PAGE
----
The following diagram is what I believe Christian Ponder was reading pre-snap. Based on the alignment of the corners and how far off the line of scrimmage they were playing, it was a fair bet the Texans were playing deep zones, and since defenses rarely if ever bust out Cover 4 on 1st and 10, there is a pretty high chance of the deep safety rolling to center field while the strong safety takes on the slot receiver in man-to-man coverage. On the line, I am sure that Ponder was expecting both outside linebackers to rush the edge while the Mo linebacker, Joe Mays (orange circle), picked up the halfback in coverage. Darryl Sharpton (orange box), the Mike linebacker, would then be left in man coverage on stud tight end Kyle Rudolph. With the Mo backer running to the flat, both corners deep and the free safety rolling to the middle, that leaves the middle of the field wide open for a slant and easy first down.


It is a sound read against a defense that loves to rush five on every down, but what Ponder failed to recognize is that Wade Phillips loves to deploy his outside linebackers, especially Brooks Reed, in coverage against running backs using what is known as the "peel technique". In the peel technique, one or both outside 'backers will be keying on the running back (or fullback, or both) while rushing the passer. If they see the back break off in to a route to their side of the field, the linebacker will then "peel" off his rush and shadow the running back to the flat in coverage. This is Phillips’ favorite way to rush five or more defenders while still having a way to cover running backs as the hot receiver out of the back field and without sacrificing his inside linebackers’ blitzing ability.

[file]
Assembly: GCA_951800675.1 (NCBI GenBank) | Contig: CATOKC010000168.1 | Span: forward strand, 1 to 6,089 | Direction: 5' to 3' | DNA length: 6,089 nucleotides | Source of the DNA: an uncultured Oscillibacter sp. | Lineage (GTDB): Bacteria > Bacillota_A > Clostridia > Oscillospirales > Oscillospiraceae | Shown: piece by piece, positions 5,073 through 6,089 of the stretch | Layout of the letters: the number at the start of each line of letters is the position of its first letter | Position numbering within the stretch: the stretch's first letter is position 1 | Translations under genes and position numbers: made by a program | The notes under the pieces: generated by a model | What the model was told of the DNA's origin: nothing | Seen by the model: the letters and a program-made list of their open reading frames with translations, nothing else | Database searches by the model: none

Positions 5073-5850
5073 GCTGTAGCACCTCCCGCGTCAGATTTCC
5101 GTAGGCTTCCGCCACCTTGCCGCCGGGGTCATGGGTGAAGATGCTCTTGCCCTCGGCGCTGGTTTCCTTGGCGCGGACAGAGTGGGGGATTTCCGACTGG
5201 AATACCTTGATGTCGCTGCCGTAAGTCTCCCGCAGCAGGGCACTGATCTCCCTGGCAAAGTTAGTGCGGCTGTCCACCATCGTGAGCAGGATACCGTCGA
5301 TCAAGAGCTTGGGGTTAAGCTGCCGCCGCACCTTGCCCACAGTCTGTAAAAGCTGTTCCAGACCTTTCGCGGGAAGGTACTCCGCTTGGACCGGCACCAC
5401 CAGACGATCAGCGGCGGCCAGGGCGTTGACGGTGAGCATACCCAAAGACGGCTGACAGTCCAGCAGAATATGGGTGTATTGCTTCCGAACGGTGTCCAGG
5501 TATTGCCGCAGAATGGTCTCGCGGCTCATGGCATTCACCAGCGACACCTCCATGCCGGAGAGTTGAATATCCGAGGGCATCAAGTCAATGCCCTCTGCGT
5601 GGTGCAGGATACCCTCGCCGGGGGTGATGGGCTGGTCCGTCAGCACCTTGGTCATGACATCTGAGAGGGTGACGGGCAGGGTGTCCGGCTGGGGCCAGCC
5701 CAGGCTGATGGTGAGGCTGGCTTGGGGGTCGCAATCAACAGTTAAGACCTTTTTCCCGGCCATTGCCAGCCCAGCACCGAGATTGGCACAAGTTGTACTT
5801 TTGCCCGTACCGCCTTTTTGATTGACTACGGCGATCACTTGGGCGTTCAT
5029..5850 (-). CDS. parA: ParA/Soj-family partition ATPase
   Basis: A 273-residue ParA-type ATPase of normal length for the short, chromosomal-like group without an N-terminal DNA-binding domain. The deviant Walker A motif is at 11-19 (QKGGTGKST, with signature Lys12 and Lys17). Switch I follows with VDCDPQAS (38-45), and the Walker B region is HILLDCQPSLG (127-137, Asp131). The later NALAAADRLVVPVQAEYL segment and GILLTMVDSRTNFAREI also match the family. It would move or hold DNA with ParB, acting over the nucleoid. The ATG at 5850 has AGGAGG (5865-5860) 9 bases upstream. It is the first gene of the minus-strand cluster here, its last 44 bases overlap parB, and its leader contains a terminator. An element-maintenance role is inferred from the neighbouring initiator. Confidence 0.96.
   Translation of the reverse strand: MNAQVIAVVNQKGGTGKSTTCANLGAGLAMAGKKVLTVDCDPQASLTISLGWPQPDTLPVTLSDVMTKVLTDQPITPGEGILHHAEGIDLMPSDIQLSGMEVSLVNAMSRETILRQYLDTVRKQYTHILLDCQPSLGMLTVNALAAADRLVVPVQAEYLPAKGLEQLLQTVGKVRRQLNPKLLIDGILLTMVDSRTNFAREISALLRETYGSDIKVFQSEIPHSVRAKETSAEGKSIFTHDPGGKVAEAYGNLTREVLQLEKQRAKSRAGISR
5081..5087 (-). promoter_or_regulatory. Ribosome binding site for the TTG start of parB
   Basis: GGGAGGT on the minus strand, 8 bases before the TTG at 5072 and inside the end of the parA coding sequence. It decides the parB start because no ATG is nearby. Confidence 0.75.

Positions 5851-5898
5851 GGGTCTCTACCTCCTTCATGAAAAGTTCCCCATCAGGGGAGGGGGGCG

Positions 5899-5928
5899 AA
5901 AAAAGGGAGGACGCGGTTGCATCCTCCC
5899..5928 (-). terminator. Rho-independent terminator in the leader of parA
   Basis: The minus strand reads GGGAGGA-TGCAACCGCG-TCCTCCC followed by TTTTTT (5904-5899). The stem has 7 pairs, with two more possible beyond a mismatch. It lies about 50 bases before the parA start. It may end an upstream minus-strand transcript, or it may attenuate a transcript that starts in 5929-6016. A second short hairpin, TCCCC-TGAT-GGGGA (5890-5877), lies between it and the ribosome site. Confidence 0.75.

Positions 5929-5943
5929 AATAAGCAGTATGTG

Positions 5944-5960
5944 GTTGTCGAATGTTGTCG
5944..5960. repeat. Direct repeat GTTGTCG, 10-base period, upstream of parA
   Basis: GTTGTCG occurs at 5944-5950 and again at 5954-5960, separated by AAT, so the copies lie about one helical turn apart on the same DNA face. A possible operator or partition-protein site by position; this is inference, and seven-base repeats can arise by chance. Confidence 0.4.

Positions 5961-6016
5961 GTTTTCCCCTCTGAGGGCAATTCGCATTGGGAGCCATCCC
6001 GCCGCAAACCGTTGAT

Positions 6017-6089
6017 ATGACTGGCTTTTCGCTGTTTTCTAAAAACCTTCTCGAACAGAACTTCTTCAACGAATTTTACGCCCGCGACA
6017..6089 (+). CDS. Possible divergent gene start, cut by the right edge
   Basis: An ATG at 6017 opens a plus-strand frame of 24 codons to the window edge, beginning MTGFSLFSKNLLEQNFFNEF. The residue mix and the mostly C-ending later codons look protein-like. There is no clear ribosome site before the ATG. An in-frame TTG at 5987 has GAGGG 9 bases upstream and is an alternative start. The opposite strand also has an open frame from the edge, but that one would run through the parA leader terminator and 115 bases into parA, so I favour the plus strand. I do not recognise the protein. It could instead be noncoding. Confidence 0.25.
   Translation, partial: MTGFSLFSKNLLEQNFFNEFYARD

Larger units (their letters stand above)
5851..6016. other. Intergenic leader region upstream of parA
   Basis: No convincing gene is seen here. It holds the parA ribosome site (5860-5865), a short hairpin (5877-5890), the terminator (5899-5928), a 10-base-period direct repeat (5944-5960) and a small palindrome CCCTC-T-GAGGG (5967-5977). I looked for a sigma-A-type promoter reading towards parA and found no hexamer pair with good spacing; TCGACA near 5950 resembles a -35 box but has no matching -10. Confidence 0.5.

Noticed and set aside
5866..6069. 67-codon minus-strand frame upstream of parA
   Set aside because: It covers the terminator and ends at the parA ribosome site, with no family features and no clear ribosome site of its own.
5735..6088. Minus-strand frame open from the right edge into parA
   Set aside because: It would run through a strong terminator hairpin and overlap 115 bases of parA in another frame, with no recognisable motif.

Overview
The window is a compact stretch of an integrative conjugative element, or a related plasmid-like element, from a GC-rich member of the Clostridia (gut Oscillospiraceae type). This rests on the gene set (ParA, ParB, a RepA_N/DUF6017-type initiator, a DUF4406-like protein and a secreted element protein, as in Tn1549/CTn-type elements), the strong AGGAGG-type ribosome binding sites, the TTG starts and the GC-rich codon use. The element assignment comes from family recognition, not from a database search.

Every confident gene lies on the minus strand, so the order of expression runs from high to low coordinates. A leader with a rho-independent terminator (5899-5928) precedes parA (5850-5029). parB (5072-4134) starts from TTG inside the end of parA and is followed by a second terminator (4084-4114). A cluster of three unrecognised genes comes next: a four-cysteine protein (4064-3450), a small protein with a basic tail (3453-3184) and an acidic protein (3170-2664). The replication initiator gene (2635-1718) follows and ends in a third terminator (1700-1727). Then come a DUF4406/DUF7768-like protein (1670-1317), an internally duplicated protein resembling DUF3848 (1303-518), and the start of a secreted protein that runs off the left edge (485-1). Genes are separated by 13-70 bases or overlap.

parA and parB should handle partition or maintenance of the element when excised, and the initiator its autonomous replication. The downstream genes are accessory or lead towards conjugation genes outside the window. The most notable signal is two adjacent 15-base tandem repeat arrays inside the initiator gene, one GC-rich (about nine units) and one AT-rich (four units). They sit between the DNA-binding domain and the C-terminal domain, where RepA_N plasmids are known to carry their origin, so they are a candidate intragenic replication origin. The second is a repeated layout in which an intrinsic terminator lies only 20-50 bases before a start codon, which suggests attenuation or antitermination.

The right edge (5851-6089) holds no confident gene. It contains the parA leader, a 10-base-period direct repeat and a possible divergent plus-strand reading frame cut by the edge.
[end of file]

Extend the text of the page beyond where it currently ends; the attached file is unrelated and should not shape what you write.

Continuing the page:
Here is the actual defensive call that Wade Phillips employed on this snap. Earl Mitchell and Jared Crick slanted to the left while Tim Jamison and Justin Tuggle slanted to the right, effectively parting the sea for Sharpton to blitz right up the middle untouched. Reed took one step up field and peeled off his rush in coverage. Both Mays and Danieal Manning played zone over the middle of the field to cover any quick passes in the face of the blitz. Beyond guessing the wrong coverage from the inside linebackers, Ponder also failed to act on the fact that even if his initial read on the slant to Simpson was incorrect, he still likely had a wide open Jarius Wright on the back side far enough under Kareem Jackson’s zone to make it a high percentage throw. For a quarterback who has developed a bad habit of rushing reads and locking in on covered wide receivers, he made two critical errors that should be deeply concerning to anyone hoping Ponder can improve his game going into 2013.


Let’s break down this play frame by frame, shall we? The main weakness of a Cover 3 is the hook-out or hook-curl combo pattern. Similar to a "smash" concept against a Cover 2, this pattern essentially overloads the zones to one side of the formation while taking advantage of the cornerback being too deep to really affect the pass. While the wide receiver curls at or outside the numbers underneath the corner, a tight end or running back will run a slant, hitch, or run any kind of short route over the middle to hold the linebackers in place and give the wide receiver enough space to make the catch outside. What this means for this particular defensive package is that the most reliable way to attack it is with a curl route to the outside. Curls of course take longer to develop than quicker in-breaking routes like slants, and the longer a route takes to develop the more time a quarterback has to hold on to the ball. Knowing this, Phillips integrates crafty blitz packages into the front seven to go along with Cover 3 on the back end in an effort to give his biggest playmakers the best possible chance at a sack or pressure.